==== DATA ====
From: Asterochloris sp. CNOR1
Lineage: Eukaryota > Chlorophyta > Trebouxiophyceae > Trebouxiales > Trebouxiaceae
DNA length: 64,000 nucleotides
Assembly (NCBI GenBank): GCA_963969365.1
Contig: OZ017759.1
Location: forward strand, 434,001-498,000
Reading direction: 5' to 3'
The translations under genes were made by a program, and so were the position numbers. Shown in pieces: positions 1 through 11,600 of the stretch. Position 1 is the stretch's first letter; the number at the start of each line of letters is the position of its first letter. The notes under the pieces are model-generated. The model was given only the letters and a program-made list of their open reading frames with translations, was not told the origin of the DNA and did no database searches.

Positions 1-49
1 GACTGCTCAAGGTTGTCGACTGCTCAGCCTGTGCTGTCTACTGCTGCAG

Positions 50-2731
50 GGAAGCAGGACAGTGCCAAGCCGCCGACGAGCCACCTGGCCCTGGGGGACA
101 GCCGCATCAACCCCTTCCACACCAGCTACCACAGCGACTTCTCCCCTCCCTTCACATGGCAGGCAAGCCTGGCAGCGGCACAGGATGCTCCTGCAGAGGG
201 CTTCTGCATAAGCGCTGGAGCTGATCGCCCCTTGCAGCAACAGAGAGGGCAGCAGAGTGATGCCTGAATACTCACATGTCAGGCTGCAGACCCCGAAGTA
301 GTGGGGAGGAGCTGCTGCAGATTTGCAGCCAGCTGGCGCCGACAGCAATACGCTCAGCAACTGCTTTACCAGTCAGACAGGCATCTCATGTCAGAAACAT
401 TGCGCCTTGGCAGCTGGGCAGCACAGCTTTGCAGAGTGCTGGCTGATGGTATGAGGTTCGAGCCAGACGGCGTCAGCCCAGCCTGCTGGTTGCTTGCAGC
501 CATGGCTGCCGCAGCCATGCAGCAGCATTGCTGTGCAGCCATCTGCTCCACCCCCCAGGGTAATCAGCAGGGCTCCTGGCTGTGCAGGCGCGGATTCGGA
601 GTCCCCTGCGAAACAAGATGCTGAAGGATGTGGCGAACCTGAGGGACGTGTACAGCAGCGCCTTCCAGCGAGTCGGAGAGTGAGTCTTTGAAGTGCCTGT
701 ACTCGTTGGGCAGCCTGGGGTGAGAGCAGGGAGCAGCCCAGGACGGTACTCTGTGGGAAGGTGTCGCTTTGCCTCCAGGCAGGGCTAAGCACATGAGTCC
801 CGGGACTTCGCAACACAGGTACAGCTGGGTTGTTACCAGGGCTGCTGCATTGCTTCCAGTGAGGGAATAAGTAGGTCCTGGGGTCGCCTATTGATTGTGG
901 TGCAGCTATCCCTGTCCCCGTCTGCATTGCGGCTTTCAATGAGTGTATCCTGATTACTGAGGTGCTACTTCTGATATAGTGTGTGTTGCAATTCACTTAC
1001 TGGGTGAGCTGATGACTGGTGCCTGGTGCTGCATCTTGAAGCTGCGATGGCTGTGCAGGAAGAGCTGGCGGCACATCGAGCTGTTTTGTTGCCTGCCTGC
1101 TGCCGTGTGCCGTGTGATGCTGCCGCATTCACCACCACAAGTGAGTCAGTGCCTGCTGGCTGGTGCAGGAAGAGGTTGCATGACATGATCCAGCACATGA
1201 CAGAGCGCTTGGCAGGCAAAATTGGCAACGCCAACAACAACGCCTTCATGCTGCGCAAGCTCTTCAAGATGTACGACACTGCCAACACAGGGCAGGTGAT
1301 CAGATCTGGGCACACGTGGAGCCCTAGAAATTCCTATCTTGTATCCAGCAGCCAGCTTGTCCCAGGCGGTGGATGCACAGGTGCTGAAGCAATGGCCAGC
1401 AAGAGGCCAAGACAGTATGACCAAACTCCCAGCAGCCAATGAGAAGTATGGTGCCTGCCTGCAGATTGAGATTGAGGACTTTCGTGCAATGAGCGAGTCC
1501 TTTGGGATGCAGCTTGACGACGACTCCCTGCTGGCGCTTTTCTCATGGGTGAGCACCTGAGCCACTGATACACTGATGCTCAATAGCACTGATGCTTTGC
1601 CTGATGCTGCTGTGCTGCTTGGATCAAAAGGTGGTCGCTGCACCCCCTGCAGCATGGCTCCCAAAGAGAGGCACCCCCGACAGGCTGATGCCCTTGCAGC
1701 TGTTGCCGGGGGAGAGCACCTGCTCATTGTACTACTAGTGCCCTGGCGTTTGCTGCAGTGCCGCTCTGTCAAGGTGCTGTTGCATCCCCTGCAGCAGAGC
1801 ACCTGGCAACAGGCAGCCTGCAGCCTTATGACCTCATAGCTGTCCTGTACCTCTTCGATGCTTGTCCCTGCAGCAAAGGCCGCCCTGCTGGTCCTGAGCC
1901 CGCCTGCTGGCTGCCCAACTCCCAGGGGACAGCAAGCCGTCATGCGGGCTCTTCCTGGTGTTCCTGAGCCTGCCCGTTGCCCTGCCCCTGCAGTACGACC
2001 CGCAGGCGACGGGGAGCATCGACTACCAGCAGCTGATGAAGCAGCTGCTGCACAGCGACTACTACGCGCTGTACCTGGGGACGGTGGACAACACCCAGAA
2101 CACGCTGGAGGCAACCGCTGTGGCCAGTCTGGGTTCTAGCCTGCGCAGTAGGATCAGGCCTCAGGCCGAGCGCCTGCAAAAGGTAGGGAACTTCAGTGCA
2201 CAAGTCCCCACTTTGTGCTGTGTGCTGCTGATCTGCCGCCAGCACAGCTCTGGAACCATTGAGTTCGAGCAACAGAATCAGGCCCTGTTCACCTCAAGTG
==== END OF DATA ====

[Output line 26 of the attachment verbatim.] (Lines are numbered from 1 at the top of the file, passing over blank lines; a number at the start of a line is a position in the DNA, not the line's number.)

1401 AAGAGGCCAAGACAGTATGACCAAACTCCCAGCAGCCAATGAGAAGTATGGTGCCTGCCTGCAGATTGAGATTGAGGACTTTCGTGCAATGAGCGAGTCC